The Queer Modernist Novel: Experimentations in Bodily Desire and Textual Aesthetics


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This research project analyses modernism’s encountering moments with queer identities and non-heterosexual subjects within experimental fiction, primarily from a select few novels produced in the interwar period. Queerness in modernist texts is often masked and hidden by both formal—and informal—experimentation that accompanies the unconscious (de)representation of sexuality that such texts produce.

The details

Joint PhD candidate Dylan Rowen's thesis examines transgressive modernist textual practices in response to fictional representations of queer sites of nonnormative, or “slippery” desire within city/urban spaces such as bars, nightclubs, and alleyways. More specifically, it examines the queer fictional worlds represented during the period of the 1930s, referred to as the “Pansy Craze.”

Modernist techniques such as stream-of-consciousness allow us glimpses into how queer erotic entanglements and fragmented desires are performed in modernity. Dylan argues that queer-coded argot and illegibility within modernist experimental writing can provide fruitful avenues and laneways where deviant sexualities are performed, tolerated and even celebrated. The rise of modernism as a literary and aesthetic practice also coincided with the emergence of sexual identities and sites where these identities could manifest and engender active agencies. This project examines how LGBT bodies are (de)represented (or indeed, unrepresentable) in early twentieth-century ‘queer’ novels to locate a structure within the disjointed trajectory of the ‘homosexual’ tradition. Through a sustained examination of transgender, queer, and nonbinary subjectivity in modernist fiction, Dylan hopes to disrupt any teleological assumptions about queer literary history. Queer narrative desire is, by its very nature, non-linear, experimental, and unable to be easily deciphered.

At present, the novels examined will include Strange Brother (1931) by Blair Niles, Twilight Men (1931) by André Tellier, A Scarlet Pansy (1932) by Robert Scully, and The Young and Evil (1933) co-written by Charles Henri Ford and Parker Tyler. These texts all present—to some extent and to varying success—an unstable, complicated construction of gender and sexuality due to the presence of the de-gendered “pansy” in these narratives. The figure of the “pansy” occupies a queer space in the regulation and construction of the homosexual/heterosexual divide, and its very nature complicates any linear understanding of modernity’s binary thrust towards linear progression. These queer writers engage with, and write about, moments of cruising, cross-dressing, drag, the legacies of sexology, the intersections of race and class with sexuality, transgender subjectivity, transnationalism and movements of culture, prostitution, sites of urban “slumming,” queer enclaves, political dissidents, able-bodied and disabled persons, all within—subconsciously or not—late modernism. These inversions and queer moments in time will be examined alongside new methodologies in modernist and queer studies, together with close-reading practices that will prioritise an innovative approach to reading queerness within modernity and inside the archive.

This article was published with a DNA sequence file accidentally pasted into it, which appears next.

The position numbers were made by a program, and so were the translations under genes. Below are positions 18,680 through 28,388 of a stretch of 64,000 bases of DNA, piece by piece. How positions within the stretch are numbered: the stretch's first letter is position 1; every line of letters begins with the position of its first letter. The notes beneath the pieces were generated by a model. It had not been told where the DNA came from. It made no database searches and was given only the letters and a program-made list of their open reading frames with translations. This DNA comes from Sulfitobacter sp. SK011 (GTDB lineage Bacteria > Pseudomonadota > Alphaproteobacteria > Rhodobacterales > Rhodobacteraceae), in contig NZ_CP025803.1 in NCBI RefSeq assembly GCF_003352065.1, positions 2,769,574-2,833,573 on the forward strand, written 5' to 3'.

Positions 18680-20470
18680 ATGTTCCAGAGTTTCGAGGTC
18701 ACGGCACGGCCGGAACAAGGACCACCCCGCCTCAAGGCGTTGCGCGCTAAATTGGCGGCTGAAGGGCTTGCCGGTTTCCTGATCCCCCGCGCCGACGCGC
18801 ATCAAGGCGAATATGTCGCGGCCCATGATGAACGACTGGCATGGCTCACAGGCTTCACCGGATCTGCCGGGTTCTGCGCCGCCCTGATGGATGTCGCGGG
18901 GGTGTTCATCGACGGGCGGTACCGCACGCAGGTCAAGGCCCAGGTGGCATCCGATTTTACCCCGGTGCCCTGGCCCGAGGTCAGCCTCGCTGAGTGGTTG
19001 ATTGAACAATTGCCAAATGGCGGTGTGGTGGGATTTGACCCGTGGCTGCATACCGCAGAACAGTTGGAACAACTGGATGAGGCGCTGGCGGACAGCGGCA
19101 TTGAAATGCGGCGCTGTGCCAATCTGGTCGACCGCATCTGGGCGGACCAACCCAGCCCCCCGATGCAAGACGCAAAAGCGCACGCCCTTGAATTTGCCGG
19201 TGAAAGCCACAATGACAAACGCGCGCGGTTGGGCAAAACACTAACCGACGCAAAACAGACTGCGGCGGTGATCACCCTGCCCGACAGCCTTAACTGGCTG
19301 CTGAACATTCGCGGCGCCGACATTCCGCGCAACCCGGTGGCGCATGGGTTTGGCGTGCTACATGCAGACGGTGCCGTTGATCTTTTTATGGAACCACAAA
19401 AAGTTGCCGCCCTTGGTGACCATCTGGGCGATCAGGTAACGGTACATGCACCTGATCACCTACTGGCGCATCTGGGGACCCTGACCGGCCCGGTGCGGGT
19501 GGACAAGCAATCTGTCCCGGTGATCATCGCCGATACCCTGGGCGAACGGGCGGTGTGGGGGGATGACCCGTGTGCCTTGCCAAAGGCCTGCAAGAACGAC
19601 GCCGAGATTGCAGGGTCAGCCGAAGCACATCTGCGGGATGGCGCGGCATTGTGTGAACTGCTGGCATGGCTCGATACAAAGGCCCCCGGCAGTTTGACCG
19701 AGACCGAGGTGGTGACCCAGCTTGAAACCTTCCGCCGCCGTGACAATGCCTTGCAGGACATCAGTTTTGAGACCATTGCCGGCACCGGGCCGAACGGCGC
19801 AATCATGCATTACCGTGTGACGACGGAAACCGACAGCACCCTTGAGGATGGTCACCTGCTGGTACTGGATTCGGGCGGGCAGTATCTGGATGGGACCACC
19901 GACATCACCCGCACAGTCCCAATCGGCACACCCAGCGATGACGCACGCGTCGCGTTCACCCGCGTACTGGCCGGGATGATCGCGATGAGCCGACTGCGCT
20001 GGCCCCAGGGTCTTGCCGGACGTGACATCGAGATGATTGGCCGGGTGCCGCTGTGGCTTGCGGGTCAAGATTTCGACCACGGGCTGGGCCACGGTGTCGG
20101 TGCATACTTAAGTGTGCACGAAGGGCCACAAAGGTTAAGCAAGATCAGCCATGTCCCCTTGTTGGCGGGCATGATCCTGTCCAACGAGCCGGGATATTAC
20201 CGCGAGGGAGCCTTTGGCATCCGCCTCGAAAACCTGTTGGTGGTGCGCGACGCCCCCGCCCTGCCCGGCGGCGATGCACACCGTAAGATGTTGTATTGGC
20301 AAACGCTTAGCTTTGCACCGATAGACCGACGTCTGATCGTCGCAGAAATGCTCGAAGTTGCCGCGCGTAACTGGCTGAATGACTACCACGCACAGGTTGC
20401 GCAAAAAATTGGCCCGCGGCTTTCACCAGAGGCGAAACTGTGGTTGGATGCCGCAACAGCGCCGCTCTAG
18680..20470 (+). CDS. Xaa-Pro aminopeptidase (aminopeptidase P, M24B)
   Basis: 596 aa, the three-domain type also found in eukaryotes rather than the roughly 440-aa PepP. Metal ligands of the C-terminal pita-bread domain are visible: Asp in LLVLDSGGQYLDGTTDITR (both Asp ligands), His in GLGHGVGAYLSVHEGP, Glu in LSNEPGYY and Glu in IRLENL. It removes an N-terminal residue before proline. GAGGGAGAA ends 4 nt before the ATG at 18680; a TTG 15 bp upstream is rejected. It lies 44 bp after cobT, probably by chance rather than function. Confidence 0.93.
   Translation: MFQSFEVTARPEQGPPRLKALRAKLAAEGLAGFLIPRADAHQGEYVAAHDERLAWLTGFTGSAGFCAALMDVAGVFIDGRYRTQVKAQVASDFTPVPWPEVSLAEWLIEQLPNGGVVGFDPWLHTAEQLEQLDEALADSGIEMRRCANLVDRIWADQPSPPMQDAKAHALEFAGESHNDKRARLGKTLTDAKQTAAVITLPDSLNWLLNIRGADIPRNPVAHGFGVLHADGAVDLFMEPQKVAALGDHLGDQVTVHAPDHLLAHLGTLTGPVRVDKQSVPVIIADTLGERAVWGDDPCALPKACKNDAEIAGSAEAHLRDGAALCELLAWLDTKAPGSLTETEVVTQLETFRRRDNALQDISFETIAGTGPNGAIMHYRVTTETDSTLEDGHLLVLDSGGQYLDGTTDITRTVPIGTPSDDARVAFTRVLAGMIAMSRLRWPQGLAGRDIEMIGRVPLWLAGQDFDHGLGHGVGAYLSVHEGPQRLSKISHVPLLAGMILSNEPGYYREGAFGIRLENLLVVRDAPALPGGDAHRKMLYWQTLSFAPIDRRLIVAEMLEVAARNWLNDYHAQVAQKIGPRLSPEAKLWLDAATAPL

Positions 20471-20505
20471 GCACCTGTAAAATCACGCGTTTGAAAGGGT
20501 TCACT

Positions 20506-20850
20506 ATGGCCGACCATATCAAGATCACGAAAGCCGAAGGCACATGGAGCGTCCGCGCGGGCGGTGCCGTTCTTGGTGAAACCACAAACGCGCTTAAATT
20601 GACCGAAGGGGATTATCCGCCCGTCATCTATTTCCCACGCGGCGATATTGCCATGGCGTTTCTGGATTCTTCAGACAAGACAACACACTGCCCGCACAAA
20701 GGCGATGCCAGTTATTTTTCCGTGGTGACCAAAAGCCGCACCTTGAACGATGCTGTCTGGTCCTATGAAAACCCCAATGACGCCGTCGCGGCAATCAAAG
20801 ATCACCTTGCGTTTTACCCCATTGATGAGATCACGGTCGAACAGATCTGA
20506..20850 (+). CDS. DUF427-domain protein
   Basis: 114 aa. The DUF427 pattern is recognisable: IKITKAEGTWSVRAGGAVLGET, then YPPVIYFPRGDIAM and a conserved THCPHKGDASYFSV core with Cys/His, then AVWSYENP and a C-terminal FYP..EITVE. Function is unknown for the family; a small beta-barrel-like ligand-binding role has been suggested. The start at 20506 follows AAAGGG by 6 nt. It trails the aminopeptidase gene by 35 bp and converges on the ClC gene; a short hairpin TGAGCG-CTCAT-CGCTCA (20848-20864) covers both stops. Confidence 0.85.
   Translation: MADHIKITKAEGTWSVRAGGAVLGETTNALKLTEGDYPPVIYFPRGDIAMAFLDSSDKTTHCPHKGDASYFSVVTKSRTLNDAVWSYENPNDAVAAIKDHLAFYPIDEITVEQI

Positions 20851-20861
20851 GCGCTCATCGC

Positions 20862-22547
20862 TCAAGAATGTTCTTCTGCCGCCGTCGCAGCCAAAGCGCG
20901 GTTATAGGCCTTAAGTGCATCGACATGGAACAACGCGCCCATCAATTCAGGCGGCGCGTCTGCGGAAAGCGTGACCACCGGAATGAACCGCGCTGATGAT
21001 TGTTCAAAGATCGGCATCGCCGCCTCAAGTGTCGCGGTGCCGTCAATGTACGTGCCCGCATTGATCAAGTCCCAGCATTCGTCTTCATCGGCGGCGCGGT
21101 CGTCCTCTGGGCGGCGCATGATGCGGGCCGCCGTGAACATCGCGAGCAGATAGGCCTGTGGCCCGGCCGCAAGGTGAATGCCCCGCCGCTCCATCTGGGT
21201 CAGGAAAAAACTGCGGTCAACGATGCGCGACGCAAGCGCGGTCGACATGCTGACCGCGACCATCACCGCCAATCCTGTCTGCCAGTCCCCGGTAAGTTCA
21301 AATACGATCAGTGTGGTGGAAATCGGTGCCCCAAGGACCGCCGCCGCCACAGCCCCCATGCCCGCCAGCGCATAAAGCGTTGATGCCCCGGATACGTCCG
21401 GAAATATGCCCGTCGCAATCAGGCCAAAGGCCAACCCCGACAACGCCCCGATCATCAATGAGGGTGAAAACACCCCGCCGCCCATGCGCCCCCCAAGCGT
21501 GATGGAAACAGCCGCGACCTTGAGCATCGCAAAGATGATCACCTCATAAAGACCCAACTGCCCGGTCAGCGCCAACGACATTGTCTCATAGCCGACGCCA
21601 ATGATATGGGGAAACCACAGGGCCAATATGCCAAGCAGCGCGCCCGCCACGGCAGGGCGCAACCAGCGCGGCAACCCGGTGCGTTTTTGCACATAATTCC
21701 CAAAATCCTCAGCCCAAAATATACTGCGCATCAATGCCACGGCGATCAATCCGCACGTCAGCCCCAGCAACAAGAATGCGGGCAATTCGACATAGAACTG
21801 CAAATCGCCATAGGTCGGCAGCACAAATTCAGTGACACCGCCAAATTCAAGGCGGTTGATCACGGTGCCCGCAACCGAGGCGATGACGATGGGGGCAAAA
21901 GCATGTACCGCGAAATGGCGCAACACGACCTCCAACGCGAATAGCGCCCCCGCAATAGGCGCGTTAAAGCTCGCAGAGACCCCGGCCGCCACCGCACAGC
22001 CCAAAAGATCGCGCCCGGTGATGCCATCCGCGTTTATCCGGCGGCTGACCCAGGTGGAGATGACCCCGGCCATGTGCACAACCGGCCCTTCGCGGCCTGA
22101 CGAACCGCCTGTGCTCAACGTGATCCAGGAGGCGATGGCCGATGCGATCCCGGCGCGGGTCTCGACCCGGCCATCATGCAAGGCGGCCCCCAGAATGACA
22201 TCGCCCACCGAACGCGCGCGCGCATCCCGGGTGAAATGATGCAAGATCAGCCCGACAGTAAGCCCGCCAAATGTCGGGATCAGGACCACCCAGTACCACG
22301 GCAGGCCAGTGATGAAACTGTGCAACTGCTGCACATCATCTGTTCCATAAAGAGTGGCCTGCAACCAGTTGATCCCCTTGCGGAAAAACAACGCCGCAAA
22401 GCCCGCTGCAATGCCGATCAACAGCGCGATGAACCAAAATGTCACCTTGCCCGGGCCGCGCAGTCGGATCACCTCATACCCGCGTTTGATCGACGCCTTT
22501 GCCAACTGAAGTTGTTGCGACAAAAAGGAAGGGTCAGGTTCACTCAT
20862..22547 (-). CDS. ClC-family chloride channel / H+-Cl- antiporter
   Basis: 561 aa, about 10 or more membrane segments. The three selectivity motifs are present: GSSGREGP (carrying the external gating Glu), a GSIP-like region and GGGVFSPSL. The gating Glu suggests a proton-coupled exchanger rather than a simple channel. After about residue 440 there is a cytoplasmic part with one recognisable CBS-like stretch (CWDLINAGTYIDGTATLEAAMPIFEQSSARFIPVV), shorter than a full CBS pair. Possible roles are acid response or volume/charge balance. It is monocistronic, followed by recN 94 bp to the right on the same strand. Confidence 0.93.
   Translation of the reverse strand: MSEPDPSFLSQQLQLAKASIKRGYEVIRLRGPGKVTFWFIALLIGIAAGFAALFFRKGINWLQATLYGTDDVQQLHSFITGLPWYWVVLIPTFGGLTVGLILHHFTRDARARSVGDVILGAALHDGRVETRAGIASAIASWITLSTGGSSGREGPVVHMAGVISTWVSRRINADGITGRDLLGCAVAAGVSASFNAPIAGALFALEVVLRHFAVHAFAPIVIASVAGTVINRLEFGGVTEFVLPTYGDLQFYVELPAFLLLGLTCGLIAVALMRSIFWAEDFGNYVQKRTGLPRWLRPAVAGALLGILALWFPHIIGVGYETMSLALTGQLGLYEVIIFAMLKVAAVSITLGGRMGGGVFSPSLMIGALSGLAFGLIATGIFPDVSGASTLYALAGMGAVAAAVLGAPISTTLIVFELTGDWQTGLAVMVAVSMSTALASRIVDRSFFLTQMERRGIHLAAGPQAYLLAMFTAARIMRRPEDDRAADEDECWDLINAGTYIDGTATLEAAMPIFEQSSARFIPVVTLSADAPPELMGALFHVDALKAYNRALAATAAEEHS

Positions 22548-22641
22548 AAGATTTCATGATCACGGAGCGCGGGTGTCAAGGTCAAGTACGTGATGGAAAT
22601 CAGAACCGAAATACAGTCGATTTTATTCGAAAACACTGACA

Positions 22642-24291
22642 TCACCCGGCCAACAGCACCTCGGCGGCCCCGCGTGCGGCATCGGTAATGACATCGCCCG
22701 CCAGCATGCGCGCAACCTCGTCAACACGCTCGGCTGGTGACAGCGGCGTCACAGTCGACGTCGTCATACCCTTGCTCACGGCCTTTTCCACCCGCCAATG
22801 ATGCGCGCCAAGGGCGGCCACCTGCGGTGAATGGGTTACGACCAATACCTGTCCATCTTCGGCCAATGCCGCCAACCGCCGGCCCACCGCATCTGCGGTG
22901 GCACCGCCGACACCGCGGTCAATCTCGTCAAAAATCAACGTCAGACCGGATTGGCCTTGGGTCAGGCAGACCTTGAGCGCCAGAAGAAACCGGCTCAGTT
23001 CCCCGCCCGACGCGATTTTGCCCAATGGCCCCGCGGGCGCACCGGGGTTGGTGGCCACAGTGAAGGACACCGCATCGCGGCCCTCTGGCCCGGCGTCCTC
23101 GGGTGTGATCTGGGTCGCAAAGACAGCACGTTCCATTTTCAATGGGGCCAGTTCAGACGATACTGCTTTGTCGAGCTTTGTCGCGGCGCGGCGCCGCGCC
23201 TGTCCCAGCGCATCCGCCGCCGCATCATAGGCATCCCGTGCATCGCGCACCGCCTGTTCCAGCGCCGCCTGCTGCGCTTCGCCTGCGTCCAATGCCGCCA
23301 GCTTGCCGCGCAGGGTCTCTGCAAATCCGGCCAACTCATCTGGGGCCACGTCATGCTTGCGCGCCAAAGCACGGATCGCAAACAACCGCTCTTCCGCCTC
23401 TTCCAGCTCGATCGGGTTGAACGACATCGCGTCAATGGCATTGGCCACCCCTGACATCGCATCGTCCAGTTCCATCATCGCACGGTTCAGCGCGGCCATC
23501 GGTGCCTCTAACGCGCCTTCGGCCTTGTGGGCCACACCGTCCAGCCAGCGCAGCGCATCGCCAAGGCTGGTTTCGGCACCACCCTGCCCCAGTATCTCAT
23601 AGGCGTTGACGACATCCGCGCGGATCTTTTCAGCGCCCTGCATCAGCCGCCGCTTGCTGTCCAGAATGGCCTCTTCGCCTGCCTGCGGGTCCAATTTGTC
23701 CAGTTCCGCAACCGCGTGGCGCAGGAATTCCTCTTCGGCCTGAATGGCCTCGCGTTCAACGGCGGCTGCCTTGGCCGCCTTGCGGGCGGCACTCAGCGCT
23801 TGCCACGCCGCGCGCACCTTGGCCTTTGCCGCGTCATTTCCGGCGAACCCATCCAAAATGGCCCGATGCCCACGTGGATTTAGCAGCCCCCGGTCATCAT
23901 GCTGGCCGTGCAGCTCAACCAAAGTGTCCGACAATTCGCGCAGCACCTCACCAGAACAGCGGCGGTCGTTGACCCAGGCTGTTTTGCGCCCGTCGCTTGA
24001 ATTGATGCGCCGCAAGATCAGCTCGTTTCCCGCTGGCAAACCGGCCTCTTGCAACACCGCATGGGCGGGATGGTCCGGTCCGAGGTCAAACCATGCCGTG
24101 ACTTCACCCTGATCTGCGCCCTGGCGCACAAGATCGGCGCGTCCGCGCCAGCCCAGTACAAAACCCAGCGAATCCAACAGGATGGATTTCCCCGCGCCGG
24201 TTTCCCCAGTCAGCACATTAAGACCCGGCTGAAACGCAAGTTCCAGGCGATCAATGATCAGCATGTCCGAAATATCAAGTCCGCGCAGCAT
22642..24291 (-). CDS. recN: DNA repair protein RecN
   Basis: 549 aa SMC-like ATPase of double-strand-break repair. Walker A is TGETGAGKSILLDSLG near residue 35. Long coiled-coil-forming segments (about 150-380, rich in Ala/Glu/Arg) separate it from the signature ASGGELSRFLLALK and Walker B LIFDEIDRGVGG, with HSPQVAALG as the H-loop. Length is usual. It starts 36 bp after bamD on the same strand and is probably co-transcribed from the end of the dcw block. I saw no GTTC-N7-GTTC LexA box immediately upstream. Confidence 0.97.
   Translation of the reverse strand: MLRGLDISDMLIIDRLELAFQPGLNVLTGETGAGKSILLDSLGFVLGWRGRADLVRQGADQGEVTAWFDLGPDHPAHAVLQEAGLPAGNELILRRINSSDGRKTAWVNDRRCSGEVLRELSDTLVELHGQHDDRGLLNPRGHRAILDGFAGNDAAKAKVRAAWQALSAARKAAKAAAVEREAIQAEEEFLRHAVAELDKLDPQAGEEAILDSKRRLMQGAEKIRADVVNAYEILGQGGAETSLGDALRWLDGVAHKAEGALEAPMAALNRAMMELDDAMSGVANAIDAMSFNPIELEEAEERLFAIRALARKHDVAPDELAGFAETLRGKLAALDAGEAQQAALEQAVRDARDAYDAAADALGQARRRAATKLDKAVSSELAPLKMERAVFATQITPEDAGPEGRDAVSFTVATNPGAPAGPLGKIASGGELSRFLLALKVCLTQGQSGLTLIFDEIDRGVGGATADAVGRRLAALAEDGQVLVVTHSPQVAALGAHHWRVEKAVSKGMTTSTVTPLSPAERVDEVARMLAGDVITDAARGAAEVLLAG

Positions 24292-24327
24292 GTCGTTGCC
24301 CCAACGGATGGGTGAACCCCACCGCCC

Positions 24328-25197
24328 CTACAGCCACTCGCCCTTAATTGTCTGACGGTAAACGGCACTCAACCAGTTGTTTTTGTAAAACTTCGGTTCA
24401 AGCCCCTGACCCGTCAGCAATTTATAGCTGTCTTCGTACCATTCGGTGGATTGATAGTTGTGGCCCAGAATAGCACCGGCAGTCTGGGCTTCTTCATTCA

Graduate researcher profile: Dylan Rowen

Picture of Dylan Rowen

In March of 2020, I started my Cultural Studies PhD candidature in the School of Culture and Communication, under the International Research Training Group joint collaboration Minor Cosmopolitanisms with the University of Potsdam, Germany.

In 2019, I was awarded a Graduate Diploma in Art History after completing my Bachelor of Arts with First Class Honours in English at the University of Adelaide. I examined literary modernism, queerness, gendered spatial topographies, and LGBT identity in early twentieth-century cultural artefacts and fiction. I plan on extending my work in this field further through my studies at the University of Melbourne and the University of Potsdam.

I have presented some of my research on queer textual embodiment and sexuality at a handful of conferences such as “Queer Legacies, New Solidarities” and the “Gender, Sex, & Sexualities Postgraduate + ECR Conference.” I have been a featured writer and panellist, and workshopped my writing with emerging poets and writers at Writers SA. I have been a subeditor at The University of Adelaide’s student magazine On Dit and was the co-founder and president of The Adelaide University Literature Club, through which I organised literary events and lectures, since its formation in 2016.

Supervision team

The University of Melbourne: Professor Natalya Lusty and Dr Sarah Balkin

The University of Potsdam: Professor Dr Nicole Waller

First published on 2 September 2022.

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